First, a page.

Perjury is the indictable offence of lying or obfuscating the truth in a court of law.
The purpose of the law is to achieve justice. This reasonably means that nobody should be convicted of a crime without sufficient evidence of their guilt… but can an irrefutably guilty individual be found innocent? A recent high-profile criminal case has attracted enough media attention that significant alternations have been made to trial proceedings to manage it, but certain details have slipped through the cracks. There might be whispers in the shadows.
Someone has been charged with committing a crime. Maybe they did it, maybe they really didn’t. Either way, the accused is on bail and the jury is still out on this one.
Players take the place of one of the following roles: the Defendant, who may or may not have committed the crime; the Defence or Prosecution, who debate the case in the courtroom; Witnesses, who may either support or condemn the defendant; the Jury, who decides the final outcome; and Journalists, with the power to influence the public’s opinion.
Responsibilities of Roles
A criminal case begins with the arrest of an individual accused of committing a crime, known as the defendant. All players know who the defendant is. This person has the right to give their version of facts under oath or to remain silent. Lying or obfuscating the truth in court constitutes an indictable offence known as perjury.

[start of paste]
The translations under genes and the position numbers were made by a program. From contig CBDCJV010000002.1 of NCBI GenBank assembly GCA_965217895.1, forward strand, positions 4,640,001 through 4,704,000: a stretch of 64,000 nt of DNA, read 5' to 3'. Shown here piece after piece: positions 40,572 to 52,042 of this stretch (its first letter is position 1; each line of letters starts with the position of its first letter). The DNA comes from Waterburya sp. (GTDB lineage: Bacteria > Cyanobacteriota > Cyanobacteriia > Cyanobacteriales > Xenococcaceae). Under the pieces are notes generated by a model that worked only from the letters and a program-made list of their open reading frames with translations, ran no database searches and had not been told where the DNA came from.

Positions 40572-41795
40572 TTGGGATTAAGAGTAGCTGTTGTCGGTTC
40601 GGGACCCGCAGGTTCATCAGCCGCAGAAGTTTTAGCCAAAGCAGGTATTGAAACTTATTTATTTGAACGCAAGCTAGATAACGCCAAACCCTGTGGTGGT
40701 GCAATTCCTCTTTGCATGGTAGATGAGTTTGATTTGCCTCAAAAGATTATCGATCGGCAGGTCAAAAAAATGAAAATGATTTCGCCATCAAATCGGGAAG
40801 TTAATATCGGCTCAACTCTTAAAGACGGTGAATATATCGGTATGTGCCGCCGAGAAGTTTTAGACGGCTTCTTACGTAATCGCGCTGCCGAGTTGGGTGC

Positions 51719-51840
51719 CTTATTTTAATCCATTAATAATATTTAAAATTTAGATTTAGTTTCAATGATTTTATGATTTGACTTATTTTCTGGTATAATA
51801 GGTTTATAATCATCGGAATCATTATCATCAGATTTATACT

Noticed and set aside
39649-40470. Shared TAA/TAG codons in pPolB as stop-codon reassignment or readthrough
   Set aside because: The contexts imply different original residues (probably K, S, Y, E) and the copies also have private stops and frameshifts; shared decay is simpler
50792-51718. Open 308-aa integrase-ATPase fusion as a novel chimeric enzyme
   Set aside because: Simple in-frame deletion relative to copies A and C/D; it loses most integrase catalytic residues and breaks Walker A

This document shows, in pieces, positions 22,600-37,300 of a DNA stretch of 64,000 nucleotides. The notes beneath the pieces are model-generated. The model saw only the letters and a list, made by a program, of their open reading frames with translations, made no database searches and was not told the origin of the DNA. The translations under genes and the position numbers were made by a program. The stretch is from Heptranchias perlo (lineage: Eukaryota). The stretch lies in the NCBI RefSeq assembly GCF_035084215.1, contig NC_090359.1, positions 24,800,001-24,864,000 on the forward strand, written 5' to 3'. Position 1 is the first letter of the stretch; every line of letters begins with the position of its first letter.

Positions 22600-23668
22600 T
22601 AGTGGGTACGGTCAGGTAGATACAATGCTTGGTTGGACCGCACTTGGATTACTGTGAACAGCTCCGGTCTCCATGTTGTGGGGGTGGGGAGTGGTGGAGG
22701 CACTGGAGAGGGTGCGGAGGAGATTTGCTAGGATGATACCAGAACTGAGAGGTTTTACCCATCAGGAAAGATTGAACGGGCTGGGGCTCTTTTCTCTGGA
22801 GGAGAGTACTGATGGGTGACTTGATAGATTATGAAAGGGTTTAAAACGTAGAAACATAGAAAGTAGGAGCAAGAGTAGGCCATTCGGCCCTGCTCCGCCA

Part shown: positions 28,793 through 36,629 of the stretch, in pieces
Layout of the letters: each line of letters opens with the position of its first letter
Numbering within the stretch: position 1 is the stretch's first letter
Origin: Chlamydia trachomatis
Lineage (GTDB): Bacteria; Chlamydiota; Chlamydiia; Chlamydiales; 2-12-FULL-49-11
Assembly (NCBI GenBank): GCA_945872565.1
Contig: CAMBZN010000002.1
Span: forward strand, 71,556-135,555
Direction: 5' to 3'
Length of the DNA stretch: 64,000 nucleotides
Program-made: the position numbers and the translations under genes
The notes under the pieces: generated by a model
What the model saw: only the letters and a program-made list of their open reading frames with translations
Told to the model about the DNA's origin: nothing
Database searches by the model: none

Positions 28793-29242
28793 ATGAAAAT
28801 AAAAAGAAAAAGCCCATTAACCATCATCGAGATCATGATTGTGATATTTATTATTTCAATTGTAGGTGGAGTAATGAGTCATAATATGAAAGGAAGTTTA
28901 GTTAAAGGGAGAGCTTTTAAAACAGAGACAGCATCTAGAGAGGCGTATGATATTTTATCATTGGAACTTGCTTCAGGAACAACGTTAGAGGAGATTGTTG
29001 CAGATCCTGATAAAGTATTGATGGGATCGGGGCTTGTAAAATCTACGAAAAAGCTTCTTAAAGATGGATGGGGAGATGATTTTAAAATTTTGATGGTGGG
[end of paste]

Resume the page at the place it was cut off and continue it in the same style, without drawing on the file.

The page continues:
The defendant is not responsible for proving their own innocence.
The defence attorney is the lawyer who represents the defendant in court and is responsible for convincing the jury that the prosecution is unable to prove their case against the defendant beyond a reasonable doubt.
The prosecution is the lawyer who is responsible for proving the defendant guilty of their crime. The prosecution will succeed if their case is supported by the evidence and a jury is satisfied that this has occurred beyond a reasonable doubt.
A witness is a person who claims to have information which may be relevant to a court case.
The jury consists of everyday folk. Their responsibility in a criminal case is to evaluate the evidence from both parties and to deliver an unbiased verdict.
The purpose of journalism is to provide a public service by informing citizens about current events and issues. This may involve the act of exposing crimes, or preventing the public from being misled by an individual or organisation. Journalists must be trusted by the public to provide accurate information, although certain writers might misrepresent the truth.
The purpose of this roleplay would be to provide a casual environment where players can improve their debating skills. Every player (with the exception of the jury) is assigned a win condition for the defendant to be found either innocent or guilty.